(Term: November 1, 2016 to October 31, 2019)
Marla McDade Williams, Commissioner
(Term: November 30, 2015 to October 28, 2018)
Kelly Krolicki is a lifelong resident of South Lake Tahoe, CA and NV. She attended San Francisco State University in 1985 and pursued a minor in American Indian Studies. She graduated from the California State University at Chico in 1990. In 1992, she moved to the Nevada side of Lake Tahoe to attend the University of Nevada, Reno. She received her Masters of Business Administration from UNR in 1994.
Kelly and Brian Krolicki have been instrumental in Nevada politics for well over 24 year. Her husband, Brian Krolicki is the former Nevada Lt. Governor and State Treasurer. Her oldest daughter, Kate Krolicki, interns for the Nevada Indian Commission when she is home from college.
“I have always been passionate about American Indian issues. The Stewart site is a project that I would like to see to fruition. The Stewart project has an important story to tell in the plight of the American Indian and Nevada history,” says Kelly Krolicki.
(Term: February 7, 2017 to October 31, 2019)
Kostan R. Lathouris, an enrolled member of the Chemehuevi Indian Tribe, received his Juris Doctor from the William S. Boyd School of Law at the University of Nevada, Las Vegas (“UNLV”) in 2015 and his Bachelor of Arts in Political Science, as a University Honors Scholar, from UNLV in 2009. He is a member of both the State Bar of Nevada and the State Bar of California, and is admitted to practice in the United States District Courts for the District of Nevada, the Central District of California, and the Eastern District of California; the Ninth Circuit Court of Appeals; and in the courts for the Chemehuevi Indian Tribe, the Las Vegas Paiute Tribe, and the Colorado Indian River Tribe.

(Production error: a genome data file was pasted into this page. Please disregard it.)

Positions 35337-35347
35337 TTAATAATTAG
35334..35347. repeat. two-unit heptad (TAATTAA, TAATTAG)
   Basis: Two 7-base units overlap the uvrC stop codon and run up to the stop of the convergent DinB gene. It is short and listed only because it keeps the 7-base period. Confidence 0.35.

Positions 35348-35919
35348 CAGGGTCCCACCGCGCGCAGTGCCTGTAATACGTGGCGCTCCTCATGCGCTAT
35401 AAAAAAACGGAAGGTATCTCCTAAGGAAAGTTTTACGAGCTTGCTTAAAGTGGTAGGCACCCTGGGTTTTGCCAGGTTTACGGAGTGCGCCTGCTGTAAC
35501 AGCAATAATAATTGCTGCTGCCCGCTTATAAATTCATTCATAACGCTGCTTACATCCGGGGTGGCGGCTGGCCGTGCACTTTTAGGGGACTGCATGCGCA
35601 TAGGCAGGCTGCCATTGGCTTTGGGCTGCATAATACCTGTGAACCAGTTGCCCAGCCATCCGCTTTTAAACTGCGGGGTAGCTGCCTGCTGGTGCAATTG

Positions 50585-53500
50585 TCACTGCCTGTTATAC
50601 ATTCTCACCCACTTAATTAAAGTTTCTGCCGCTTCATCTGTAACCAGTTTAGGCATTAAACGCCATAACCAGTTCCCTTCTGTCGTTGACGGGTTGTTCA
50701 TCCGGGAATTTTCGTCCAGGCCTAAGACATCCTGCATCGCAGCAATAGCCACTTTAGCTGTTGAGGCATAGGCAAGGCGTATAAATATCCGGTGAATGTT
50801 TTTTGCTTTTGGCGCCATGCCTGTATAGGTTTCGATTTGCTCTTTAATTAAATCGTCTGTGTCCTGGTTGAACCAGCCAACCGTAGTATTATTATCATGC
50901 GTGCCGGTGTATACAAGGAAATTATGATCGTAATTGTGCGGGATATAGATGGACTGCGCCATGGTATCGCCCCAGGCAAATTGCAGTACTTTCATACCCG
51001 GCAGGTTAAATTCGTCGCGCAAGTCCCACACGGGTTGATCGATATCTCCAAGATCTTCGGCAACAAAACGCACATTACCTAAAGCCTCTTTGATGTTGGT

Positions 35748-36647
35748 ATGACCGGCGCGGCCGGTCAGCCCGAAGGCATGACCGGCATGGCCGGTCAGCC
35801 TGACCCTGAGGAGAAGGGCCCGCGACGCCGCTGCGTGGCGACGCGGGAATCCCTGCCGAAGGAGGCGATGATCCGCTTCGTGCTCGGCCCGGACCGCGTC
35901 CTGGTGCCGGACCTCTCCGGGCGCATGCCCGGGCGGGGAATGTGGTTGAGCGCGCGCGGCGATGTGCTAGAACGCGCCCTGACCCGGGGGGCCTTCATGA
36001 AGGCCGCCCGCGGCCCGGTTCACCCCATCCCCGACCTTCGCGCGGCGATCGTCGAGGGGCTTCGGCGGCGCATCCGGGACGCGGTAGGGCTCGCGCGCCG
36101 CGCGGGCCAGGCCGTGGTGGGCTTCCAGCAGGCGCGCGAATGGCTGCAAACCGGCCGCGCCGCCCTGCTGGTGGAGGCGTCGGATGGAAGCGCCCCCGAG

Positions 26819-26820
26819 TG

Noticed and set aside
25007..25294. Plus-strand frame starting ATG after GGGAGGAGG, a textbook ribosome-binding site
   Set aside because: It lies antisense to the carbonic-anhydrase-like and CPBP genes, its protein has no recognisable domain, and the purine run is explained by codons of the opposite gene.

Kostan practices federal Indian law and tribal law, including rendering legal opinions, drafting and updating tribal laws, representing tribal interests in tribal-state gaming compact negotiations, and asserting and defending tribal sovereignty in tribal and federal court litigation for various tribes. His volunteer work includes representing abused and neglected children, grandparents seeking visitation with their descendants, and serving on his tribe’s Indian Child Welfare Act Committee and the Stewart Indian School Preservation Alliance.
During law school, Kostan received the Barbara Buckley Community Service Award, the CALI Excellence for the Future Award for Environmental Law, the State Bar of Nevada Diversity Scholarship, the Public Interest Law Association Full Grant, and the Professional Development Fellowship. He chaired his school’s Native American Law Student Association (“NALSA”) and was awarded second place “Best Spoken Advocate” during the 2015 National NALSA Moot Court Competition. He also spent a summer interning with the Department of the Interior, Officer of the Solicitor, Division of Indian Affairs in Washington, D.C.